Monday rolls around once more on #RPGaDay2017. So, let’s get going with a quote from the Bard of Avon. posts, thanks for dropping by for a read. Today’s question is:
August 21: Which RPG does the most with the least words?
As stated before, we usually play longer campaigns which benefit from more complex games than the one discussed here, but I love short games for one-shot sessions, for game demos at conventions, or simply to teach people about RPGs. So, what are my pics for today? Continue reading #RPGaDay2017 Day 21: “Brevity is the soul of wit.”
During the last months I have repeatedly played with the idea to run a game “powered by the apocalypse”. These games are mechanically based on D. Vincent Baker’s Apocalypse World. So what makes these games so special that I am interested to give them a try?
Most PbtA games use playbooks for character creation and play. Each playbook describes a certain role and also list this role’s moves. But the playbooks also contain examples for a character’s looks, demeanor, attributes, etc. Instead of going through a long-winded character creation process, you usually just pick a playbook, pick from the available options for name, looks, etc. and you’re good to go. This is great for pickup-and-play style of games.
PbtA games use player-facing mechanics, which means all the dice rolls are done by the players. It’s also the players who move the action forward, the GM is relegated to a more reactive role than in most other games. The story is driven by what the characters do, not what the GM planned beforehand.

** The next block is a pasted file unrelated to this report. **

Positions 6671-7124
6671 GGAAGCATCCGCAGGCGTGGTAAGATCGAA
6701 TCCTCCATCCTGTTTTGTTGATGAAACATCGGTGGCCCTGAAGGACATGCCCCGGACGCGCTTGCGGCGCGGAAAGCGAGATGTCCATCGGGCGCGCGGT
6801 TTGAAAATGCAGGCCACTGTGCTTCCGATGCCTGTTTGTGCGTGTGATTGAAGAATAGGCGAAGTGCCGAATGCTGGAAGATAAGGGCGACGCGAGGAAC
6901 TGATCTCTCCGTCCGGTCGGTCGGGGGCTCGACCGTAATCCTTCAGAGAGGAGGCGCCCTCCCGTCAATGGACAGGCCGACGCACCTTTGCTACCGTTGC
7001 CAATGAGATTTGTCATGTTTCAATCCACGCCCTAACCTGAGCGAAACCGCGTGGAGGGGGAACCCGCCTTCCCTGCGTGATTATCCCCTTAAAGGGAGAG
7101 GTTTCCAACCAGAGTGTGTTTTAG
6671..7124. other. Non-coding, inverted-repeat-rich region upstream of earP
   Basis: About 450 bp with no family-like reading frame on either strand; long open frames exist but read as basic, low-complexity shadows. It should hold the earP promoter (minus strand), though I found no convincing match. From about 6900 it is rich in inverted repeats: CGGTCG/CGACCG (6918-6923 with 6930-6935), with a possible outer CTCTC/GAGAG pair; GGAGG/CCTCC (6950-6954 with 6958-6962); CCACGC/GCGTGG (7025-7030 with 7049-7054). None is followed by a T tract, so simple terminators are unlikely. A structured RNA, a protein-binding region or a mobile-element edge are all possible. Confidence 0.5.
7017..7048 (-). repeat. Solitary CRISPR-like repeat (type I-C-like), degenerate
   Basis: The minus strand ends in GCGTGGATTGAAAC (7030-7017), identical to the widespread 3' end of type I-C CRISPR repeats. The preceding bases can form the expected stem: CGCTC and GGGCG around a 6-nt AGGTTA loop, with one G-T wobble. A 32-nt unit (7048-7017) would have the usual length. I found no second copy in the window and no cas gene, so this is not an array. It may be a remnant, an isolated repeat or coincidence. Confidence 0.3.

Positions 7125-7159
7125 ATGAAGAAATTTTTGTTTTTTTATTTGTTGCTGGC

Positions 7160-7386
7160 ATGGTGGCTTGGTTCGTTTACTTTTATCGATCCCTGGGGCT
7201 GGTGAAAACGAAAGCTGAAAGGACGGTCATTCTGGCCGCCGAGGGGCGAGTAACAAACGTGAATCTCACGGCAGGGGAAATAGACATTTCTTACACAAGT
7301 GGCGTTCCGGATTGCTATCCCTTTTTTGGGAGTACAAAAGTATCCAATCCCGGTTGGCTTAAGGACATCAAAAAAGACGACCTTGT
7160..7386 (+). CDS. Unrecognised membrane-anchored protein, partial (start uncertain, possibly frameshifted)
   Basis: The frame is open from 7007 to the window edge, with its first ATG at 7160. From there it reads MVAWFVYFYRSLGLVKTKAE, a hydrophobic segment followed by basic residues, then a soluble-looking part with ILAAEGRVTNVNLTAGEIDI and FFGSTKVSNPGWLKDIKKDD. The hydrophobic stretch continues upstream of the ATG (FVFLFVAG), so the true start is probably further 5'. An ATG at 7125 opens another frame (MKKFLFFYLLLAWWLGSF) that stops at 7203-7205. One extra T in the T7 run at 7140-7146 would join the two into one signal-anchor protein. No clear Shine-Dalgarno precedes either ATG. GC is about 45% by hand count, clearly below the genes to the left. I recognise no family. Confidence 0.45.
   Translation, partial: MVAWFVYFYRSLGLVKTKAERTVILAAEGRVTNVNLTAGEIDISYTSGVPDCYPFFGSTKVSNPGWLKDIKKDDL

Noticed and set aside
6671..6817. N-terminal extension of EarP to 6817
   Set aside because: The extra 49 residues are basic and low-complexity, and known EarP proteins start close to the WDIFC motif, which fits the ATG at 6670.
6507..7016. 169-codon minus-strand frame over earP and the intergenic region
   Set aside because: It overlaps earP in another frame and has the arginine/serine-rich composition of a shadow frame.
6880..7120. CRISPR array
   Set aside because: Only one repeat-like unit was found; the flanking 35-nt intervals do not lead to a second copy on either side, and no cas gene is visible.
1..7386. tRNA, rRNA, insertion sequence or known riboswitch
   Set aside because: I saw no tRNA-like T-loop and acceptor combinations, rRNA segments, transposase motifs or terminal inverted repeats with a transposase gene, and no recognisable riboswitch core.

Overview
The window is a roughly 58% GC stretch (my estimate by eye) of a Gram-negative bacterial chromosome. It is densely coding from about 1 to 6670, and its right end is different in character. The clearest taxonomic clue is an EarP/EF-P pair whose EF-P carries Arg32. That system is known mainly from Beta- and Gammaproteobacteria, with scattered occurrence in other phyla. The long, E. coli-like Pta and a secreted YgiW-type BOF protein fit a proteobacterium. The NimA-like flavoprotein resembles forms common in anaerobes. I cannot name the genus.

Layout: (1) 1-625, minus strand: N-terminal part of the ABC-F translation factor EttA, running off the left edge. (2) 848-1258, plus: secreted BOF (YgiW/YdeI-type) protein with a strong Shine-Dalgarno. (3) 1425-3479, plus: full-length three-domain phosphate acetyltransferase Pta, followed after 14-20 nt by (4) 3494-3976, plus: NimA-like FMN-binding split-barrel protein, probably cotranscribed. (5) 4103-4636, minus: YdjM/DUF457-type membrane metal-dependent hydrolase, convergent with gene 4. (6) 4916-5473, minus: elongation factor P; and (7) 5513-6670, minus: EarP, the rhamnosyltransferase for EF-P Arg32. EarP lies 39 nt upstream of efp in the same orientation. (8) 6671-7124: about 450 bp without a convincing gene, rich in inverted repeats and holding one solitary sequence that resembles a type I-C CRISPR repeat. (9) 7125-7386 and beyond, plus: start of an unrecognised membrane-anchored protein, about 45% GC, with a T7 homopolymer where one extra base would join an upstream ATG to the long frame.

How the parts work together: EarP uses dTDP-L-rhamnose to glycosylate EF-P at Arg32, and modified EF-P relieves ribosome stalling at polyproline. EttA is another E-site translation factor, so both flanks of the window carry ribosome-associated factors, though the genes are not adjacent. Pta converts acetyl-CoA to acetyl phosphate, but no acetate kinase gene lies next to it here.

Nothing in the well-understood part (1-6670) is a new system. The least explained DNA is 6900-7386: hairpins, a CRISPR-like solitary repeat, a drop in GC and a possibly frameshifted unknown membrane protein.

PbtA games are the perfect games to just pick up and run. There’s no need to prepare anything. Sure, this means that the players need to be pro-active. It also means that the GM has always keep on their toes, improvising everything. Luckily the GM moves help the GM to keep focus. At least that’s how I understood it. I wasn’t able to try it myself.
A few cons
Unfortunately PbtA games have a couple of issues as well. Some games suffer from a very pretentious writing style that sometimes goes out of its way to make it very hard for traditional gamers to grok. Talk about gate-keeping…
The other related issue is that I often get the impression that some PbtA games don’t explain everything properly. Instead of making sure the reader gets all the information needed to run a particular game, the games more often than not seem to imply a deeper knowledge of PbtA concepts.
What are your experiences with PbtA games? Do you love them or hate them? Please share your thoughts below!
Third time’s the charm with these #RPGaDay2017 posts, thanks for dropping by for a read. Today’s question is:
August 20: What is the best source for out-of-print RPGs?
I’ve been lucky in the sense that I’ve kept most of my RPG collection intact through the years. I’ve given away a book here or there, but I Still have most of my books. When I look for out-of-print books it is usually games I never owned that I find out about later. Where do I get them? Continue reading #RPGaDay2017 Day 20: Gaming at e(of the)bay…